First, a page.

Neuromotor Lecture 2

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jacwill
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251768
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Neuromotor Lecture 2
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2013-12-08 19:02:51
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  1. what is dysarthria
    impairment in the nerves/muscles of articulation
  2. what are the 6 types of dysarthria
    • flaccid
    • spastic
    • ataxic
    • hyperkinetic
    • hypokinetic
    • mixed
  3. flaccid dysarthria
    • results from impairment of the cranial or spinal motor units
    • patients have weakness or paralysis or reduced tone in the musculature of one or more speech subsystems
  4. flaccid dysarthria
    how speech subsystems may be affected
    • respiratory-
    •     -abnormal respiratory movements
    •         -struggle to inhale or exhale or put in extra work when breathing, taking in too much or not enough air
    •     -reduced respiratory capacity (don't have enough air to generate speech)
    •     -speak in short phrases
    • laryngeal-
    •     -damage to the vocal folds (thyroarytnoid)
    • articulatory/resonance-
    •     -weakness of oral musculature (obic oris)
    •     -reduced range of motion (movement of artics
    •     -weakness of the soft palate (velum)
    •     -asymmetry in speech musculature (onesided strength)
  5. flaccid dysarthria 
    etiologies
    • physical 
    • surgical trauma
    • muscle disease
    • neuromuscular junction disease (neuron meets muscle)
  6. spastic dysarthria
    • two forms:
    • mild-moderate-
    •     -unilateral upper motor neuron damage (cortical motor neurons are damaged)
    •     -may affect all speech subsystems
    •     -patients may have chewing/swallowing difficulty, slowed rate of speech, and or harsh vocal quality (due to forcefullness of vfs coming together)
    •     -may co-occur with aphasia, aparaxia (left hemi) or with cognitive or prosody deficits (right hemi)
    • severe-
    •    -bilateral upper motor neuron damage
    •    -direct and indirect motor systems may be involved
  7. spastic dysarthria
    speech characteristics of mild and severe
    • slow effortful jerky labored
    • harsh tense vocal quality
    • impercise consonants
  8. spastic dysarthria
    etiologies
    • CVA (unilateral or bilateral)
    • focal trauma ("")- tbi, physical accident
  9. ataxic dysarthria
    • results from damage or disease of cerebellum
    • produces in a breakdown in the timing, rhythm and regularity of speech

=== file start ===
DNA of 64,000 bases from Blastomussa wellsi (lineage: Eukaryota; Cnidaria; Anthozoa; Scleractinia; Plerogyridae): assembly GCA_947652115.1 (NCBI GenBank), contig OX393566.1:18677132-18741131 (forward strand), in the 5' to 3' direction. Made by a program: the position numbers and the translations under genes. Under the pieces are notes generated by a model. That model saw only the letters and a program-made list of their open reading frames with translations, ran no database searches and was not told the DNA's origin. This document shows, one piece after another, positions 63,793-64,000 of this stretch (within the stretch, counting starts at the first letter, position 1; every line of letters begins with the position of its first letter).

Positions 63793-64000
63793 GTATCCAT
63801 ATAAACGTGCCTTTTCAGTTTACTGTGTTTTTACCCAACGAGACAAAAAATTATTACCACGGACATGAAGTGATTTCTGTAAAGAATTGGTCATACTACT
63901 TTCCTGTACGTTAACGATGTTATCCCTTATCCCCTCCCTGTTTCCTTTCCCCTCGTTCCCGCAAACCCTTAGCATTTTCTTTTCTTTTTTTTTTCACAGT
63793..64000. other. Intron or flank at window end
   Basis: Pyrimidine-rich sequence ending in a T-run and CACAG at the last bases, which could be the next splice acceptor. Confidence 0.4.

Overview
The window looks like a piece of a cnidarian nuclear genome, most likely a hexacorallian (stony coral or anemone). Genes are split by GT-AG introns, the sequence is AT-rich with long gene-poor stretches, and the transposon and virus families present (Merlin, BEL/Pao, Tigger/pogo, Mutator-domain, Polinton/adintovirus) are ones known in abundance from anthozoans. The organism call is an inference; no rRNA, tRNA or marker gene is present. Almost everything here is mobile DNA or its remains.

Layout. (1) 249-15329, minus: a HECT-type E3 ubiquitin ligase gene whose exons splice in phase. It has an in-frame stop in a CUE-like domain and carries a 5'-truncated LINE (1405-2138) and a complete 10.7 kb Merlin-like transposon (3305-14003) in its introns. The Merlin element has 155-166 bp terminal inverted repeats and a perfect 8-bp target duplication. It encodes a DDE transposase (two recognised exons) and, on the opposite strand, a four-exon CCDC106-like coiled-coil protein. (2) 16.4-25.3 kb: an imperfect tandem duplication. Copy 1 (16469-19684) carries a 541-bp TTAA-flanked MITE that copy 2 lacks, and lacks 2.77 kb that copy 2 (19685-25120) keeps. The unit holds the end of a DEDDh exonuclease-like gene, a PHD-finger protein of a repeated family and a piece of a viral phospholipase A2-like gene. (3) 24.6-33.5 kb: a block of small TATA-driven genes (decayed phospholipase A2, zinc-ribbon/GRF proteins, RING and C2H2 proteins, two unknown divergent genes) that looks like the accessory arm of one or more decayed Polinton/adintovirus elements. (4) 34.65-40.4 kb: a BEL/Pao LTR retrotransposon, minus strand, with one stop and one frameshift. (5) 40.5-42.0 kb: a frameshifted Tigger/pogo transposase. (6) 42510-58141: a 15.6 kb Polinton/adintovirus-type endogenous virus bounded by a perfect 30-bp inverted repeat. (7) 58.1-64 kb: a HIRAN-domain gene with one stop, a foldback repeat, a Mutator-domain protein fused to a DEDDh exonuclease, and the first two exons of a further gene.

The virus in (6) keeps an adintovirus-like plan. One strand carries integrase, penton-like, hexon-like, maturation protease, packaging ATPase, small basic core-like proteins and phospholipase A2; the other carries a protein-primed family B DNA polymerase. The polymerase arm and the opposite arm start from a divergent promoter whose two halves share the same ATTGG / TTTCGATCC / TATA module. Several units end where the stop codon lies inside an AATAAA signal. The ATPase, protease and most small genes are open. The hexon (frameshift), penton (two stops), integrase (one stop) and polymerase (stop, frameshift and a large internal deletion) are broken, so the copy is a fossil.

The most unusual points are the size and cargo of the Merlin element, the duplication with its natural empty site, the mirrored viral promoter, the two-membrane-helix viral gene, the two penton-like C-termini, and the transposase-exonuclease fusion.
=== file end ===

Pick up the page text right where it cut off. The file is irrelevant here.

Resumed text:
10. ataxic dysarthria
    speech characteristics
    • imprecise articulation
    • dysprosody
    • breakdown of timing and sequencing of speech
    • note breakdown on tasks that require fast repetitions of sounds
  11. ataxic dysarthria
    etiologies
    • friedreich's ataxia
    • cerebral palsy
    • tumors
    • vascular damage
    • drug toxicity
    • malnutrition
  12. hyperkinetic dysarthria
    • unwanted movement, movement overexaggerated
    • results from damage/disease of basal gangliz components
    • patients exhibit too much movment
    • all speech subsystems may be affected
  13. hyperkinetic dysarthria
    symtoms/etiologies
    • tremors
    • tics-spastic, aperiodic, not expected
    • chorea-abnormal involuntary movement disorder, one of a group of neurological disorders call dyskinesias (may be gasping for air, hyperventilation), effortful, inability to get out, includes probs with phonation, resonance, artic, resp
    • dystonia-sustained hold muscle contractioncause twisting and repetitive movements or abnormal postures, movement is abnormal and can be applied to any subsystem, sustaining the contraction of the "o" from an extended period of time
  14. hyperkinetic dysarthria
    speech characteristics
    • impaired articulation-all
    • impaired prosody-all rhythm of speech
    • inappropriate/prolonged pauses (blockages of speech)-like dystonia
  15. hypokinetic dysarthria
    • also associated with damage to basal ganglia circuit
    • can occur in any/all speech subsystems
    • sometimes due to imbalance between neurotranmitters (may be that the signal is rejected because of some sort of blockage)
    • bradykinesia-slow execution of movement
    • tremors of the lips, head, tongue, limbs
    • intermittent freezing of movement (for longer period of time)
    • masked facies (deals with parkinson', blank motionless face
  16. hypokinetic dysarthria
    etiologies
    • degenerative disease
    • shy-drager sysndrome
    • drug toxicity
    • repeated head trauma
  17. hypokinetic dysarthria
    speech characteristics
    • reduced loudness-due to effected respiratory system
    • imprecise consonants that are blurred of repeated-articulatory system
    • monotone
    • rushes of speech output
  18. mixed dysarthrias
    • diseases of multiple neurological systems
    • typically an other category formed by a combination of +1 of the other dysarthrias (eg flaccid-spastic woudl have strained harsh vocal quality, hypernasality, labored slow rate etc
  19. mixed dysarthrias
    etiologies
    • motor neuron disease
    • multiple sclerosis
    • cerebral palsy
    • multiple strokes of single brainstem stroke
    • tumors near brainstem
    • closed head injury wth multiple focal lesions or diffuse brain injury
  20. mixed dysarthrias
    cerebral palsy
    • spastic-caused by reduced blood flow to the brain durning development results in hypernasality, imprecise consonants
    • athetosis-caused by blood incompatibility between mother and child results in reduced muscle tone, dysphagia, strained voice, monotone

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